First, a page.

Hydrogen: the fuel of the future!

In my previous blog post here, I talk about how circular economy works and how my Ph.D. works will contribute to achieving this emerging framework. In specific, producing hydrogen from gasification of landfill waste, and later on, using it as a fuel or chemical feedstock could be the best scenario for closing the economic cycle. Hydrogen has been named as the fuel of the future. It is a very clean fuel as it only emits water during the combustion process. Hydrogen as an energy carrier is a very flexible alternative which can be produced, stored, and harnessed in various ways.

The trend of using hydrogen, especially as a fuel for automobile, is only increasing these days as can be seen from the number of hydrogen refueling station for cars around the globe. In 2016, up to 92 new hydrogen refueling stations were opened in worldwide1. By 2017, there are approximately 330 hydrogen stations in operation worldwide. Europe accounts for the highest number that reaches nearly 140 stations which are then followed by Asia (118 stations) and North America (68 stations)2. Meanwhile, there is only one station that is currently operating in South America and Australia. Among those stations in worldwide, almost 70% are conventional retail station and the others are specialized for buses of fleet customers2. Japan, under their hydrogen society initiative, is currently the leading countries in term of the number of hydrogen fuel station. In the spring this year, Japan is expected to become the first country to reach 100 fuel stations milestone as they will open eight new stations3. Germany and USA follow Japan as the second and the third largest hydrogen fuel stations owners. However, when looking at the number of stations per inhabitant, Denmark ranks first which is followed by Norway, Japan, Germany, and Austria.

Fossil-free steel-making technology by using hydrogen as proposed by HYBRIT. Image: HYBRIT, 2018.

Fossil-free steel-making technology by using hydrogen as proposed by HYBRIT. Image: HYBRIT, 2018.

In Sweden, initiatives have been taken to use hydrogen as a replacement of coal in the steel industries. This is a crucial step as Sweden aims to completely phase out greenhouse gas emissions by 2045. In 2016, SSAB, one of the leading steel companies in Sweden, together with LKAB (Europe’s largest iron ore producer) and Vattenfall (one of Europe’s largest electricity producers) established HYBRIT, a joint-venture project that aims to replace coking coal, that is commonly used for ore-based steel making, with hydrogen4. This joint venture will eventually build the world’s first fossil-free steel-making technology, with no carbon footprint.

Producing hydrogen from waste

Gasification is basically a thermal process to convert solid or liquid fuel into gaseous fuel with a minimum amount of oxygen. When we talk about hydrogen production via gasification, many factors are affecting the productivity of hydrogen. These factors include the operational temperatures; the type and amount of gasifying agent; as well as the residence time of the fuel. Typically, the highest hydrogen yield can be obtained by using steam as the gasifying agent, even though it will need higher energy as the fuel-steam reactions are endothermic reactions.  In addition, gasification with a higher temperature will also produce more hydrogen.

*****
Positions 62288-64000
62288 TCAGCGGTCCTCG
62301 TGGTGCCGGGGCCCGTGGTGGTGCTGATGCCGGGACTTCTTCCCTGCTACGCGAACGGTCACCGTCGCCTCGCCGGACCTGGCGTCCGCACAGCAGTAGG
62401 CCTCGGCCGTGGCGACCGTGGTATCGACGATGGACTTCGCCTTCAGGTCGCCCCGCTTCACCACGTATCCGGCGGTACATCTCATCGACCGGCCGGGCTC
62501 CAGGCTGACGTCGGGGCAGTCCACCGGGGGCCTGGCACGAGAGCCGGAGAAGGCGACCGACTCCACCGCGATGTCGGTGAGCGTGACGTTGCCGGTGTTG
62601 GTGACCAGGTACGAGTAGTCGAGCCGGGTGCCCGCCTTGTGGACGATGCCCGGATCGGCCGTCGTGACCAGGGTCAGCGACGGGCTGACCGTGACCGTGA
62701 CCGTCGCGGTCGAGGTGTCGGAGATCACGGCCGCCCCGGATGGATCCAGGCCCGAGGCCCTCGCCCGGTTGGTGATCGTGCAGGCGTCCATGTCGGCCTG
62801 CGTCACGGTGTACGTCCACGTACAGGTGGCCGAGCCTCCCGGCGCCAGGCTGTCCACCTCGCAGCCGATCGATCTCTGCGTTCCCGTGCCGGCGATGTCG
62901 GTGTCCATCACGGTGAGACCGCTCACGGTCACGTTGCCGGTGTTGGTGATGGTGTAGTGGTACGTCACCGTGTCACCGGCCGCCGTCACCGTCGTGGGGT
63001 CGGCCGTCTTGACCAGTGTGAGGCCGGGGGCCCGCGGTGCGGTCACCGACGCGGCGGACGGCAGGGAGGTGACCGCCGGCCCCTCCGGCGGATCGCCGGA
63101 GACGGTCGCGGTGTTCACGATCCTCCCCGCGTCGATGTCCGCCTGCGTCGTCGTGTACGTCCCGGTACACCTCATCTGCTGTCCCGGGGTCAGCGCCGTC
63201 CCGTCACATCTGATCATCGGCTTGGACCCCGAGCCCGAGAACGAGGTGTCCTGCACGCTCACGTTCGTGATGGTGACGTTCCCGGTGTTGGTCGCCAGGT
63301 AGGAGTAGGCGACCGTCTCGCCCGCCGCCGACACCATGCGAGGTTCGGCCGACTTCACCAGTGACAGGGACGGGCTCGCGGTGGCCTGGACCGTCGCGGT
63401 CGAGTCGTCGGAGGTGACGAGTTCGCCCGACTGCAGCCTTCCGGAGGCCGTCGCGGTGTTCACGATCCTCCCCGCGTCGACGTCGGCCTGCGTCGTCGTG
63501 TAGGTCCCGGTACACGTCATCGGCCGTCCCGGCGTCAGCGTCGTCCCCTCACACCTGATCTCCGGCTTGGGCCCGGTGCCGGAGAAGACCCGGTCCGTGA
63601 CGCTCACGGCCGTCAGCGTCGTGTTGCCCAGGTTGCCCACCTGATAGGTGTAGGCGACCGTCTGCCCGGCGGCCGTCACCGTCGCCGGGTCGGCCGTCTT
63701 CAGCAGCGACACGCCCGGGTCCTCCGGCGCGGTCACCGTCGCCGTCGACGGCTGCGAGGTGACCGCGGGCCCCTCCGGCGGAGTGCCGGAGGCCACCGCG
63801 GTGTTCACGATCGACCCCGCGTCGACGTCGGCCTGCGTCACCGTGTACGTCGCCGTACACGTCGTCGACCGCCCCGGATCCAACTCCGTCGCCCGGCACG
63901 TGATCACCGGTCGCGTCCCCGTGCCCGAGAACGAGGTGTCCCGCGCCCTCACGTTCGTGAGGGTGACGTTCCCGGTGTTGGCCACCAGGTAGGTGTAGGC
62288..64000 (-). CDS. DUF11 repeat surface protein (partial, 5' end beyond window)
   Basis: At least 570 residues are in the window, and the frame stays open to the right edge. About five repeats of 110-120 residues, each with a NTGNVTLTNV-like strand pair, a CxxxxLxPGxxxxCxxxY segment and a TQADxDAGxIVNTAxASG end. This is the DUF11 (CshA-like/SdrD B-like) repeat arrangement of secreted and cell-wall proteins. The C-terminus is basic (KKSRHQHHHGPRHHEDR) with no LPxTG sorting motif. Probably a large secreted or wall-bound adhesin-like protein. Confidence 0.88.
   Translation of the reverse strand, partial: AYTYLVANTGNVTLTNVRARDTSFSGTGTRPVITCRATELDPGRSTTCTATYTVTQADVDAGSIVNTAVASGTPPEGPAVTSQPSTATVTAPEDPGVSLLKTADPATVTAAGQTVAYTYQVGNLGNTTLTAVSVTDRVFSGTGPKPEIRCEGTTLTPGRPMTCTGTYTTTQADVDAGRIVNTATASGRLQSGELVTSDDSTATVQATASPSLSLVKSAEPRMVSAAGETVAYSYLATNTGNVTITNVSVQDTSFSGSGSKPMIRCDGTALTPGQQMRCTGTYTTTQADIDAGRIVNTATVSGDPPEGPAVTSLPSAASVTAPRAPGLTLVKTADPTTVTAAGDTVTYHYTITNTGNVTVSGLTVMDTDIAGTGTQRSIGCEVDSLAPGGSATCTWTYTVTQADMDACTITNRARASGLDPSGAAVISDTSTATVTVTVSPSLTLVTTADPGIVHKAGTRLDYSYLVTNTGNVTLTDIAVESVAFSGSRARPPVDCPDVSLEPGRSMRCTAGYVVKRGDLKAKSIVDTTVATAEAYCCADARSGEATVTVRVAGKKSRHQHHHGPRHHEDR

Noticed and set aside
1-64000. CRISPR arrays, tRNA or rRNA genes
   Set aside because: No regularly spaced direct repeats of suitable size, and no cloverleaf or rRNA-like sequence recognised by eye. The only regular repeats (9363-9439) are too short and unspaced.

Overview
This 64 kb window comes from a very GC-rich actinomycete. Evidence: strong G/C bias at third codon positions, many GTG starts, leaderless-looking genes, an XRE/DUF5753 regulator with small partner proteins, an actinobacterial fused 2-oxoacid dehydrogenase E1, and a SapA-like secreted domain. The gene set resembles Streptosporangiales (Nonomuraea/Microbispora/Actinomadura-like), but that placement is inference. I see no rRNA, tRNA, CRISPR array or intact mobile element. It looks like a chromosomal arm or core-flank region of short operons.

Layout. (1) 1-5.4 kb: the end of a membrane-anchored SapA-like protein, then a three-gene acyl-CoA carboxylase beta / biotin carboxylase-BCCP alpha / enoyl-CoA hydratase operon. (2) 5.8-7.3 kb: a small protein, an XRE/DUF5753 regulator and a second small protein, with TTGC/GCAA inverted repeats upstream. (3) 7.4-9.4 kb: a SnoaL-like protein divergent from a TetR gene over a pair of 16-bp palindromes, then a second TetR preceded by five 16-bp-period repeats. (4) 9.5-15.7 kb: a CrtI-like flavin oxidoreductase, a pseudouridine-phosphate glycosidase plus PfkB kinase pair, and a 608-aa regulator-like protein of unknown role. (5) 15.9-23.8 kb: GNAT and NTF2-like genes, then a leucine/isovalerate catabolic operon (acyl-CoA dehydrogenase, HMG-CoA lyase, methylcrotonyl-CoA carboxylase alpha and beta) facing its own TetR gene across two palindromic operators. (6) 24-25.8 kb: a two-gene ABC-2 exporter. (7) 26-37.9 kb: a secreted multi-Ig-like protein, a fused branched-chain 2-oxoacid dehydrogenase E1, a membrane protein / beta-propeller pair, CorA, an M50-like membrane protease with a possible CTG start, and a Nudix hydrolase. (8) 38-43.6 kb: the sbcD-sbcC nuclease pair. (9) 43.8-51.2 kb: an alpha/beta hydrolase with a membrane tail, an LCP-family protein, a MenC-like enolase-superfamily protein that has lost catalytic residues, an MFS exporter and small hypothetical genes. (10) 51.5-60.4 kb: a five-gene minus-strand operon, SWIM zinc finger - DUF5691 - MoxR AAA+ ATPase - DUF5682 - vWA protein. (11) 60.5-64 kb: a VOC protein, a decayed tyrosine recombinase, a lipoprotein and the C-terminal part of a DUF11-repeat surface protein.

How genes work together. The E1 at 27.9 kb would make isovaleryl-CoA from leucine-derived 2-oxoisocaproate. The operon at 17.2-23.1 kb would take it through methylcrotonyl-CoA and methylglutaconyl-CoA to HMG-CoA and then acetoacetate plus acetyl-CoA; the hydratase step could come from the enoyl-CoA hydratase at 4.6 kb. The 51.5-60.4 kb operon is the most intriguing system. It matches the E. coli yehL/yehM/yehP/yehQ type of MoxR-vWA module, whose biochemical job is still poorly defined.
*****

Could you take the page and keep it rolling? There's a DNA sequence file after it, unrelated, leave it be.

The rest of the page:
In the case of landfill waste gasification, the composition of the waste significantly affects the gas product composition as well as the hydrogen yield. For example, gas obtained from gasification of plastics commonly has a higher concentration of hydrogen as compared to gas from wood gasification. Moreover, waste from excavated landfill contains much more impurities which may affect the gasification performance. In my Ph.D. study, a part of my main goals is to find a gasification concept for landfill waste to get a high calorific value gas product and high concentration of hydrogen.

Thanks for reading!

Composition (in vol.%) of the gas product from a lab-scale gasification experiment with excavated landfill waste as a feedstock. The experiment was done at KTH as a part of my works in NEW-MINE.

Composition (in vol.%) of the gas product from a lab-scale gasification experiment with excavated landfill waste as a feedstock. The experiment was done at KTH as a part of my works in NEW-MINE.

 

References

  1. https://fuelcellsworks.com/news/92-new-hydrogen-refuelling-stations-worldwide-in-2016. Accessed on June 4th, 2018.
  2. https://fuelcellsworks.com/news/germany-had-the-highest-increase-of-hydrogen-refuelling-stations-worldwide-in-2017. Accessed on June 4th, 2018.
  3. https://english.kyodonews.net/news/2018/03/1e50efc636ca-japan-to-be-1st-country-to-reach-100-hydrogen-filling-station-milestone.html. Accessed on June 4th, 2018.
  4. https://www.ssab.com/company/sustainability/sustainable-operations/hybrit?dcFilter=&dcSearch=. Accessed on June 4th, 2018.

 

About the Author:

Ilman is our ESR 5. He originally come from Indonesia and currently lives in Stockholm, Sweden. Before moving to Sweden, he lived in Tokyo to pursue a master degree in the field of solid fuel thermochemical conversion. His current research at KTH Royal Institute of Technology focuses on the plasma-based gasification process to convert RDF from landfill into gaseous fuel. You can contact him at: zaini@kth.se.